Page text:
Wednesday, 03 October 2018 18:35

Trump family’s alleged tax evasion would be triple the typical evasion among the superwealthy

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If this week’s bombshell report about the Trump family’s tax evasion is accurate, then the level of avoidance looks remarkable even for a superwealthy clan with adept advisers.

Tuesday’s New York Times exposé alleged that President Donald Trump’s parents transferred well over $1 billion in wealth to their children. That should have produced a tax bill of at least $550 million under the 55% tax rate then imposed on gifts and inheritances, but Fred and Mary Trump paid $52.2 million, or 5%, according to the Times report[1].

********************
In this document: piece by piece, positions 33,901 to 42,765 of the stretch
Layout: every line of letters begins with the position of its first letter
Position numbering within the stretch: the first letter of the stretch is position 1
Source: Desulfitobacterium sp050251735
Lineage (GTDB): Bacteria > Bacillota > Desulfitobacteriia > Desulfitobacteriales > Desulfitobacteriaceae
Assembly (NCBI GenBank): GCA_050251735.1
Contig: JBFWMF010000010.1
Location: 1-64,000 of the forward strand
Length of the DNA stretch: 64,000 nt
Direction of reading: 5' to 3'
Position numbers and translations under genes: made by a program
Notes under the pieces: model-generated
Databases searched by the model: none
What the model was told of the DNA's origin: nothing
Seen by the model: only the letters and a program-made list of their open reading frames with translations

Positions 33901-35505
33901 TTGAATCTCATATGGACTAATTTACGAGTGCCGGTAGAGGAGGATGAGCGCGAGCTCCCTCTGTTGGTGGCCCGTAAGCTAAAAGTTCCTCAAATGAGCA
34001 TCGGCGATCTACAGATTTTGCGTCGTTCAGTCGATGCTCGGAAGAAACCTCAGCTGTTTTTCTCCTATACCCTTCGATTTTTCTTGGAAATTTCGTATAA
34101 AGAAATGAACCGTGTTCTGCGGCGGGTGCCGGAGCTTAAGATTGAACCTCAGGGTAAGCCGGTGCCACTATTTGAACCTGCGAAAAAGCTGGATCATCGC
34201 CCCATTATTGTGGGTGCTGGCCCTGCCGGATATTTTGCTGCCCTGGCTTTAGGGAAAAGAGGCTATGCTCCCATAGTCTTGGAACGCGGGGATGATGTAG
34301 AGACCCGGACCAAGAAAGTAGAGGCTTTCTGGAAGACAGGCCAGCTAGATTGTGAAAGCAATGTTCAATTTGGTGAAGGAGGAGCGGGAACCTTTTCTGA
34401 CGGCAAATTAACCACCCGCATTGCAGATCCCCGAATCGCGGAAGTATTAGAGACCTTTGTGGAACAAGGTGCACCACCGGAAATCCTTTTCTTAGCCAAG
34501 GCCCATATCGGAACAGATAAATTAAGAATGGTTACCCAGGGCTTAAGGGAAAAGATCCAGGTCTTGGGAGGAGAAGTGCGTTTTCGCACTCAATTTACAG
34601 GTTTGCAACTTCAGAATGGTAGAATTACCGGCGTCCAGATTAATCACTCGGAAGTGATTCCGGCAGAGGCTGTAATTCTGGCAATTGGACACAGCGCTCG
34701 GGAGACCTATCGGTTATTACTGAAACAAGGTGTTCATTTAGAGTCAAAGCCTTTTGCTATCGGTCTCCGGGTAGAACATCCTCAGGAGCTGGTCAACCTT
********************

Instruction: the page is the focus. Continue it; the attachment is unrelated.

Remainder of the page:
So the Trumps allegedly paid only 9.5% of what they should have paid in taxes, avoiding 90.5% of their bill.

Read more: Trump rips Times tax-schemes story as ‘boring’ hit job[2]

And see: New York launches tax investigation into Trump after Times report[3]

Rich households typically don’t evade taxes at that high a level, according to a recent study[4] by Annette Alstadsaeter of the Norwegian University of Life Sciences, Niels Johannesen of the University of Copenhagen and Gabriel Zucman of the University of California, Berkeley.

“The 0.01% richest households evade about 25% of their taxes,” the researchers wrote.

Skipping out on 90.5% rather than just 25% amounts to more than tripling the level of avoidance that would be considered typical.

Don’t miss: Here’s who stashes their riches in offshore havens[5] ...

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